This book and set of essays attempts to review research, history and personal
experiences in order to provide some educated approaches toward understanding the
past and applying what we have learned toward planning for the future. It is obviously
incomplete, yet hopefully assists in providing a beginning template and sets at least a
general set of goals toward a positive and constructive future. In such a way we can
learn from the past and plan for the future.

Beginning with a brief scenario taken from a more gentle time in the past in a rural
setting, the book moves through learned information about families, children and our
returning military. Return experiences will necessarily be somewhat different in rural
settings than they are in more urban environments. Our rural and frontier areas,
especially in western states with more isolated communities, less developed
communication and limited access to medical, psychological and social services remain
a major concern. It is hoped that the following helps provide some informed direction in
working toward improving these. The first chapter on Leadership is included to help give
an overview for those in communities and organizations in the civilian sector. The
chapter with a discussion about ethics is included to remind us of the duty we all have to
"Do no harm".


George W. Doherty, M.S., LPC has held positions as counselor/therapist, Masters Level Psychologist (State of Nevada Rural Clinics), consultant, educator, disaster mental health specialist and is a former U.S. Air Force Officer. He is a Licensed Professional Counselor (LPC) in Wyoming; President of O.Dochartaigh Associates since 1985; President/CEO of the Rocky Mountain Region Disaster Mental Health Institute since 1998 and is the Clinical Coordinator of the Snowy Range Critical Incident Stress Management (CISM) Team. He has taught as an Adjunct Instructor at the University of Wyoming, Northern Nevada Community College, and Warren National University. He served as a USAF Officer, served 11 years with Civil Air Patrol (CAP. US Air Force Auxiliary) as Squadron Commander, Deputy Wing Commander, Air Operations Officer, and Master Observer. Certified Instructor with the Wyoming Peace Officers Standards and Training (POST).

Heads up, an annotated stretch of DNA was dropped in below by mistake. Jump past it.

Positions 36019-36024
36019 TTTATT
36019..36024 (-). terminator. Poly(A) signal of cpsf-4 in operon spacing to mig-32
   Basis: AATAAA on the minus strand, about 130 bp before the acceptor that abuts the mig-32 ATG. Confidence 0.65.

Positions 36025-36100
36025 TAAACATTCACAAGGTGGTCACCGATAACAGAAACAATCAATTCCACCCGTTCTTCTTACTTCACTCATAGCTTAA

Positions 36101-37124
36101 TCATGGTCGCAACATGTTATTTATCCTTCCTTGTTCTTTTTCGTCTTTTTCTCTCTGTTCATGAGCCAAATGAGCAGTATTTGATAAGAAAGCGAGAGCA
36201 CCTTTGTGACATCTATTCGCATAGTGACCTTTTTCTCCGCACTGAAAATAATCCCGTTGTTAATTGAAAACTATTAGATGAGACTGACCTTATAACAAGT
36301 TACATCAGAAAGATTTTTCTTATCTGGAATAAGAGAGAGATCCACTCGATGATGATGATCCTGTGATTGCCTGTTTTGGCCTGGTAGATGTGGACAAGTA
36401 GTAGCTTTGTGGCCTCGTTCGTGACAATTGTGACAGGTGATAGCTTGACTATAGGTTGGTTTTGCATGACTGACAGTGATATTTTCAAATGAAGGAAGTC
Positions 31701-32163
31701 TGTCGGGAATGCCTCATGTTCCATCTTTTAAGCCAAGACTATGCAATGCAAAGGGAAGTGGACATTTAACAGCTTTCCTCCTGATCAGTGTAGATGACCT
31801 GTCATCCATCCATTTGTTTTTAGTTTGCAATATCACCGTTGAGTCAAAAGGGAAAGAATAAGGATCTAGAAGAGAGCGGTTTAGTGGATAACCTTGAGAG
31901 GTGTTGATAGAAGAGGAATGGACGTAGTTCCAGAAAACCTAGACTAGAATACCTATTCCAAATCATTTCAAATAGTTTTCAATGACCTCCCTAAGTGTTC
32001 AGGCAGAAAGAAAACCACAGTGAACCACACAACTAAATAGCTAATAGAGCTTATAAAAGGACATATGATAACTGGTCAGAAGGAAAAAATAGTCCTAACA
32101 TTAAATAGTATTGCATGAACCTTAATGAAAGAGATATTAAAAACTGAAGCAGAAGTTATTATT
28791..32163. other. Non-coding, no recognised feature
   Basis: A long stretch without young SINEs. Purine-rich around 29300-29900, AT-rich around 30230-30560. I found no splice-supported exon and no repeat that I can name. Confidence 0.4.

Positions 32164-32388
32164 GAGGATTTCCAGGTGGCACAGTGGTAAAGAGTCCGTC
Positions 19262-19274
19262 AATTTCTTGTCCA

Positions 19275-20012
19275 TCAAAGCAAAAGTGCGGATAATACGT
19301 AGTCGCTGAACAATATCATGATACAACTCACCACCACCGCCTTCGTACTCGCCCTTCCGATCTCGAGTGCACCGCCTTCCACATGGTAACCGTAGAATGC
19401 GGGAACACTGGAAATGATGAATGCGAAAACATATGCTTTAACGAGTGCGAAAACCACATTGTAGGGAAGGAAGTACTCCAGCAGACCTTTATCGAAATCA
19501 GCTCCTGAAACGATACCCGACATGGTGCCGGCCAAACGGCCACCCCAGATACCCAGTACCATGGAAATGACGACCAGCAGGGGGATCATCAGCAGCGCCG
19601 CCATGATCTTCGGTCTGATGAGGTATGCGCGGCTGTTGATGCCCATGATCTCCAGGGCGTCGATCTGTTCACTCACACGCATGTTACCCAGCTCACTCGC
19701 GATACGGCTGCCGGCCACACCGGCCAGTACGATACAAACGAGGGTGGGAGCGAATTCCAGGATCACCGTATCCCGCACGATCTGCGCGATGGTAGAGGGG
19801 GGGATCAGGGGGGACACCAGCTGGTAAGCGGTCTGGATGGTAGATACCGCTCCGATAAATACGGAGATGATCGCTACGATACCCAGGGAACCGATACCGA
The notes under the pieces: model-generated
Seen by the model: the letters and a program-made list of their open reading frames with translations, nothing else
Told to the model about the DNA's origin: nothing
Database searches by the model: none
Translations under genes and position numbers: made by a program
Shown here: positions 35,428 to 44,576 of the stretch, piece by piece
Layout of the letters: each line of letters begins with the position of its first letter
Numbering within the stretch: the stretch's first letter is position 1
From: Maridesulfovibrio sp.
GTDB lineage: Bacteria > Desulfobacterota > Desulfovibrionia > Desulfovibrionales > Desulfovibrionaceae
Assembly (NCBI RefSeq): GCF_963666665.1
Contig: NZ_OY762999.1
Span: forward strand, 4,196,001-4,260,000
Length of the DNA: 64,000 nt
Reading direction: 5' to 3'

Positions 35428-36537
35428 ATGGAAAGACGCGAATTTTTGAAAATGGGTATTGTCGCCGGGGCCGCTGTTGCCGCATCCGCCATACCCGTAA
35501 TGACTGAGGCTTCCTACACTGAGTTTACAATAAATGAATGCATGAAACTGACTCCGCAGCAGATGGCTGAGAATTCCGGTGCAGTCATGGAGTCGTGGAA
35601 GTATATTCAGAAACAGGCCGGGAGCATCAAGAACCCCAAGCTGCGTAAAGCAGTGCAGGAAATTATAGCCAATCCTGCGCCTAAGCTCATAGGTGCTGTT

Organizational memberships include American Psychological Association (APA . Associate Member), American Counseling Association (ACA), American Academy of Experts in Traumatic Stress (AETS), Association of Traumatic Stress Specialists (ATSS), Traumatic Incident Reduction Association (TIRA), Certificate of Specialized Training in the field of Mass Disaster and Terrorism, Wyoming Department of Health Emergency Preparedness Advisory Committee; Research Advisor and Research Fellow . American Biographical Institute (ABI), Editorial Advisory Board Member and Book Reviewer PsyCritiques (APA Journal). He is also a Life Member of the Air Force Association (AFA), Life Member . Military Officers Association of America (MOAA), Life Member . Pennsylvania State University Alumni Association, and is an Alumni Admissions Volunteer for the Pennsylvania State University. Recent publications include: .Crisis Intervention Training for Disaster Workers: An Introduction.; Editor and contributor for the Proceedings of Rocky Mountain Region Disaster Mental Health Conferences (2005, 2006, 2007). Served as Guest Editor for Special issues of the journal Traumatology on Disaster Mental Health (1999) and Crises in Rural America (2004); .Cross-cultural Counseling in Disaster Settings. - Austral-Asian Journal of Disaster and Trauma Studies (1999). Published reviews include:Understanding Oslo in Troubled Times; Responders to September 11, 2001: Counseling: Innovative Responses to 9/11 Firefighters, Families, and Communities; Genocide: A Human Condition? Stress Management, Wellness and Organizational Health., .Leadership Competency and Conflict.; Leadership: Lessons from the Ancient World - all in PsyCritiques. Conference Director for annual Rocky Mountain Disaster Mental Health Conferences 1999 -present.

Cost of the course is $88